To detect levels of secreted uPA or VEGF protein from PH3MT derived cells, cells were plated in 100 mm-diameter culture dishes in growth medium containing tetracycline (1 mg/ml). After 24 hr, the medium was removed, the cells were washed twice, and tetracycline-free medium was added. Cells were incubated for another 24 hr to allow for expression of dominant-negative genes. The cells were then washed twice, and given medium lacking serum. After 24 hr the cells were stimulated with growth medium, cobalt chloride (CoCl2) (100 μM), deferoxamine (DFO) (100 μM) or were incubated in a hypoxic chamber (1% O2) for 24 hr. To determine the level of secreted VEGF and uPA protein from MSU-1.1 derivative cell strains, 1.5 × 105 cells were plated in a 100 mm-diameter tissue culture dish containing growth medium, and incubated for 24 hr. The cells were then washed twice with serum-free medium, and serum-starved for another 24 hr before being stimulated with growth medium containing 10% SCS. The media were collected, and centrifuged at 5000 × g for 5 min. To detect secreted VEGF protein, we carried out a sandwich ELISA using the human VEGF DuoSet (R&D Systems, Minneapolis, MN) ELISA kit following the manufacturer's protocol. To detect secreted levels of uPA protein, a similar sandwich ELISA was carried out using the uPA ELISA kit (Oncogene Science, Bayer, Cambridge, MA) according to the manufacturer's protocol.
For all ELISA analyses, after the removal of conditioned medium, whole cell protein extracts were made, quantified, and used to normalize the levels of uPA and VEGF protein detected by dividing the concentration of uPA or VEGF protein in the conditioned medium by the total amount of protein in the whole cell extract, expressed as percent of vector control, or as fold-change. Such experiments were repeated three times. Error bars indicate the standard deviation from the mean. To determine statistical significance, the student's two-tailed t-test was used.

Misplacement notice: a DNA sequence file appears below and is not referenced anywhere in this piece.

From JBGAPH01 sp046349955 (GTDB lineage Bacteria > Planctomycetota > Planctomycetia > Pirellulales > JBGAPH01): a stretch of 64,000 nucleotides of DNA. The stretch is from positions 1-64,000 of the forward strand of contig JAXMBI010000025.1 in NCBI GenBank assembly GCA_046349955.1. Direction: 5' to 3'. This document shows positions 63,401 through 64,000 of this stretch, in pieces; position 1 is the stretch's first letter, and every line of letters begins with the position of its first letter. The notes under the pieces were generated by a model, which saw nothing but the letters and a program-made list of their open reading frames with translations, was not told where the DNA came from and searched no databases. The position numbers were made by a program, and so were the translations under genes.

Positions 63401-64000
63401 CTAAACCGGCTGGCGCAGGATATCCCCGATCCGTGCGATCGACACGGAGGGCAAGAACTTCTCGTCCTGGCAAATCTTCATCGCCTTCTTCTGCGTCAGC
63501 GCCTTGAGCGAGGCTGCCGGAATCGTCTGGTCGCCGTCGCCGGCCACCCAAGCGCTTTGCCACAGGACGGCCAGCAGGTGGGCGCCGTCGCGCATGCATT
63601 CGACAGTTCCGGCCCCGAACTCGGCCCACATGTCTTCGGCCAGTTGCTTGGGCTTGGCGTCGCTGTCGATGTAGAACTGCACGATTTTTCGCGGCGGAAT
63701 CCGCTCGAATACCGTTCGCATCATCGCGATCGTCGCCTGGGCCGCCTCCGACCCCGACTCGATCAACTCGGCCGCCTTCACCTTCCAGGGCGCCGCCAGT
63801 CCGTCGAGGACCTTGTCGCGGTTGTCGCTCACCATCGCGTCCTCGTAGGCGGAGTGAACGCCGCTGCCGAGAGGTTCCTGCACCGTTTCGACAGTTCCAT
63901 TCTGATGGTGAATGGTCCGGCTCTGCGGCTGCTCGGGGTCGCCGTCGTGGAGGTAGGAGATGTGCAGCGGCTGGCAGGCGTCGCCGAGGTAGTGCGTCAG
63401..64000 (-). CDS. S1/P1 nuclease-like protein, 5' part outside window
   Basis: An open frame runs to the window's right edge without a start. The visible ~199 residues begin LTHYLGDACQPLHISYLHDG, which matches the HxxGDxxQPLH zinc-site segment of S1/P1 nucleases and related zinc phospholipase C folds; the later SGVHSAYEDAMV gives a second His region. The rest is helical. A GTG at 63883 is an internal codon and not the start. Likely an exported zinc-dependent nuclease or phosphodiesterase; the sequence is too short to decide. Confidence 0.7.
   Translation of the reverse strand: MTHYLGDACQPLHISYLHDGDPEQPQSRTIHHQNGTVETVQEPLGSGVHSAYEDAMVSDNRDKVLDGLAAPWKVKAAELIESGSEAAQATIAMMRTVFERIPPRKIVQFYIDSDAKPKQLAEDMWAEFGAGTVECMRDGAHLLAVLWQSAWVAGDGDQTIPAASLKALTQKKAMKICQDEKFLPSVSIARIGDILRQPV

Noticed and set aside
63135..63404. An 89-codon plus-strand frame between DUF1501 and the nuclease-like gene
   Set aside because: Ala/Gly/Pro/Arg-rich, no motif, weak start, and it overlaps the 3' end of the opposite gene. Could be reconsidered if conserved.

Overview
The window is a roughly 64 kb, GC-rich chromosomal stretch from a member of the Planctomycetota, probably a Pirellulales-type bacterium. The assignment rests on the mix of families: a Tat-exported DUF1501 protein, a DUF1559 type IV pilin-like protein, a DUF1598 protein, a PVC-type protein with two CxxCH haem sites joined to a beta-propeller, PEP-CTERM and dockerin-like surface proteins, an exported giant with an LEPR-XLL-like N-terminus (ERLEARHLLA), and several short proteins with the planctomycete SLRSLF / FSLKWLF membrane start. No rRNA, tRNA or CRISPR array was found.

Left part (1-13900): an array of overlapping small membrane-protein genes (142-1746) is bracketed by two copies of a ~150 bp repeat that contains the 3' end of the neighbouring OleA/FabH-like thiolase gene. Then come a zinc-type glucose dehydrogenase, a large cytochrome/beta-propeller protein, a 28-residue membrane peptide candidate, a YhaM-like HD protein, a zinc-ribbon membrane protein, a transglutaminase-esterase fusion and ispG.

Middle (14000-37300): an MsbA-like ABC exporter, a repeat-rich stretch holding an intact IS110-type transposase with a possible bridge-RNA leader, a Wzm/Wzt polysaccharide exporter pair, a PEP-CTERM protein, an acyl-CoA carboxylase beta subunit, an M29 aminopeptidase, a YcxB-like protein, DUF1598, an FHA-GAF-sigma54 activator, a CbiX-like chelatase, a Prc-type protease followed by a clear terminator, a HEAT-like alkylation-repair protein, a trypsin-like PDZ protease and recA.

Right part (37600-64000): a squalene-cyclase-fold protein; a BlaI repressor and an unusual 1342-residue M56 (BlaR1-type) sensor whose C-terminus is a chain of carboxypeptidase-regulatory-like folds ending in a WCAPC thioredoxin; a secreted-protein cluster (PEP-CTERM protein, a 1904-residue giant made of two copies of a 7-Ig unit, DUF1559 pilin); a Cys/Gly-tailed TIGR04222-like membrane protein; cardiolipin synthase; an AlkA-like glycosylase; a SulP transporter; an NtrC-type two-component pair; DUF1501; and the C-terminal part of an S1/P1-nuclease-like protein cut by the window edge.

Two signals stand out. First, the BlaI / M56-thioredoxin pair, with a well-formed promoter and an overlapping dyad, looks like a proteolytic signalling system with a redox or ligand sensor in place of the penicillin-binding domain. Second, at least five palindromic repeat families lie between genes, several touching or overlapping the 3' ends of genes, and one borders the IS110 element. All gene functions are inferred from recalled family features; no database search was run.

Role of Rac1 and Cdc42 proteins in HRasV12-transformation of human fibroblasts
To investigate whether the activity of Rac1, Cdc42, or both proteins, is required for HRasV12-induced malignant transformation of human fibroblasts, we transfected PH3MT cells, a cell line that had been malignantly-transformed by transfection of HRas V12, with plasmids encoding dominant negative forms of Rac1 (Rac1N17) and/or Cdc42 (Cdc42N17). It is possible that over-expression of these dominant negative proteins may alter other signalling pathways by sequestering exchange factors that are utilized by other members of the Rho GTPase family in addition to Rac1 and/or Cdc42. However, our use of these mutants allows for a direct comparison of studies completed in human fibroblasts presented here to those studies completed in rodent fibroblasts that used identical dominant-negative or constitutively-active mutants. In these cells, expression of dominant negative mutants is controlled in a Tet-off system, i.e., absence of tetracycline results in dominant negative protein expression. Regulated expression of dominant negative mutant proteins was observed in two independent clones of PH3MT cells transfected with plasmids containing either Rac1 N17 or Cdc42 N17 (Fig. 1a). Regulated expression of both Rac1N17 and Cdc42N17 was observed in one clone (Rac1N17/Cdc42N17). As expected, dominant negative mutant expression was not observed in parental cell strains PH3MT-tTak-C1 or a vector control transfected cell strain (PH3MT-VC-C2).
To evaluate the effect of dominant negative protein expression on the transformed phenotype of PH3MT cells, commonly used transformation assays including: growth curve analysis in reduced serum, focus reconstruction, and tumor forming ability, were carried out. Growth curve analysis revealed a significant increase in the doubling time in all dominant negative protein expressing clones cultured in medium lacking tetracycline (dominant negative protein expression) relative to their growth in medium containing tetracycline (dominant negative protein expression suppressed) (p < 0.05) (Table 1). A moderate increase in the doubling time of the vector control in the absence of tetracycline was also observed indicating some toxicity of tTak expression (p < 0.05). However, the extent to which tTak expression alone affected doubling time was significantly less than what was observed in all cell strains expressing dominant negative proteins (p < 0.01). Focus reconstruction assays also revealed a significant decrease in the ability of dominant negative protein expressing clones to form foci on a lawn of non-transformed human fibroblasts (MSU-1.1 cells) (Fig. 1b). In general, expression of Rac1N17 affected both growth in reduced serum, and focus reconstruction properties to a greater extent than did expression of Cdc42N17. These results suggest that dominant negative protein expression does indeed affect the transformed properties of PH3MT cells, and suggest that the activities of both Rac1 and Cdc42 play a significant role in the ability of HRasV12-transformed cells to grow in reduced serum conditions and to avoid contact inhibition.